The company adds that, as existing procurement positions are depleted, the second half of the year will be impacted by significant costs owing to rand weakness, global supply chain disruptions and additional costs incurred during the lockdown period.
Tiger Brands says its profitability could be impacted by more than R500-million.
“In the short to medium term, cognisant of a constrained consumer, we will prioritise innovation towards value offerings whilst re-engineering our business to optimise costs and improve efficiencies,” Doyle points out.
Although revenue increased marginally to R6.8-billion in the company’s Grains division, operating income decreased by 33% year-on-year to R532-million.
Tiger Brands says the wheat-to-bread value chain continues to be impacted by the inability to fully recover cost push, high levels of promotional activity and low volume growth.
The maize category was adversely affected by volatile raw material pricing, physical supply constraints and increased competition.
The rice and pasta category was affected by intense competitive activity, but benefited from improved demand in March.
The Food division’s operating income fell by 29% year-on-year to R237-million, which was aggravated by Vamp’s continued operating losses.
The groceries category in the Food division suffered a decrease in operating income of 27% year-on-year to R170-million, owing to a highly competitive trading environment and supply constraints in tomato sauce.
The snacks and treats category also reported lower income, owing to low chocolate demand, as orders in March were diverted to carbohydrate staples ahead of the national lockdown.
Sales were also generally down in the company’s Home, Personal Care and Baby division, with operating income down 6% year-on-year to R167-million, which was also partly owing to increased marketing investment in support of newly launched innovations.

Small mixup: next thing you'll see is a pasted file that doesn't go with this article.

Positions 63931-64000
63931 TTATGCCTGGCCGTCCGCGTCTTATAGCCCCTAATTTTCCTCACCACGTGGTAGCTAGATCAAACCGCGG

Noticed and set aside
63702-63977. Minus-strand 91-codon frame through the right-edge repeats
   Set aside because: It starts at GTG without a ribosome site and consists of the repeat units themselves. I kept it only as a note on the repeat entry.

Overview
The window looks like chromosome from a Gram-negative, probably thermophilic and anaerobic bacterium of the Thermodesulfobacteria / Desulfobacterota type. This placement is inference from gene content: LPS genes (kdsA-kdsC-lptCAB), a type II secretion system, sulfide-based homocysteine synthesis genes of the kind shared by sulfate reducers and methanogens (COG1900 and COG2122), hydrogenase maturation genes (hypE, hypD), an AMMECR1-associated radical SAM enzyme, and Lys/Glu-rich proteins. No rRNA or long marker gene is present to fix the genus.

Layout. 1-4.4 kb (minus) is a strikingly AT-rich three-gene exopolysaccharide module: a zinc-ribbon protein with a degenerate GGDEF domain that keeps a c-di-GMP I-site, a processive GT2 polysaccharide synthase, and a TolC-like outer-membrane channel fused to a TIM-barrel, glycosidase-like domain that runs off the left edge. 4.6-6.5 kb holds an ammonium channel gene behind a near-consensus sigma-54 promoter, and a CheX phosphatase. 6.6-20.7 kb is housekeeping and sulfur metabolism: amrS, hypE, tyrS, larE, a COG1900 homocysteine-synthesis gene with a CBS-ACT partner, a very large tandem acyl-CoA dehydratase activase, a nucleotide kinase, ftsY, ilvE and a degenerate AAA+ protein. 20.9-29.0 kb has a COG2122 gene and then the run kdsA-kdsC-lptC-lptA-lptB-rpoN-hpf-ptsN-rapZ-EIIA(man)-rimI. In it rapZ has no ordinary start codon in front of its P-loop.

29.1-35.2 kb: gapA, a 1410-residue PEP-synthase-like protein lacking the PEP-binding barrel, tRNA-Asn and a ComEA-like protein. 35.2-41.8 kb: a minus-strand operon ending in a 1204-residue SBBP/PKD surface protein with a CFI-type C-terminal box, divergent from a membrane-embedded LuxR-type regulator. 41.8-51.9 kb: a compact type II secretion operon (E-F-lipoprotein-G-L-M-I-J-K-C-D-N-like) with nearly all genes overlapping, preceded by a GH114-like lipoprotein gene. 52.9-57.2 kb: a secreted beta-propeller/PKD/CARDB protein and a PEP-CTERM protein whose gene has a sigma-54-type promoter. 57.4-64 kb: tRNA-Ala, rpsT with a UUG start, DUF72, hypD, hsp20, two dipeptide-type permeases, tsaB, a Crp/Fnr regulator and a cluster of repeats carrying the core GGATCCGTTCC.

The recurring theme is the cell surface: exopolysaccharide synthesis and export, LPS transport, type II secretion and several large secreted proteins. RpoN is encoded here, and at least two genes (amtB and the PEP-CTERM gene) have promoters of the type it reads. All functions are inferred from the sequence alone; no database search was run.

Tiger Brands’ Exports and International division was negatively affected by a trademark dispute with a former distributor in Nigeria, resulting in no sales to Nigeria for the six months under review.
The performance of exports was further impacted by lower demand in other export markets in Africa, as well as the effect of Covid-19 lockdown measures, which prevented access to certain export markets by the deciduous fruit category.
Most of Tiger Brands’ manufacturing and distribution sites were classified as essential services during the lockdown and have continue to operate. However, certain facilities and offices were closed in line with regulatory requirements or demand dynamics.
“To ensure the health and safety of our employees, a number of measures have been implemented, including private transport for staff, staggered shifts where possible to ensure safe working conditions and increased health screening and awareness across the group.
“All affected facilities, which were temporarily closed, have since resumed operations except for sorghum-based beverages, which remains closed in terms of the regulations.”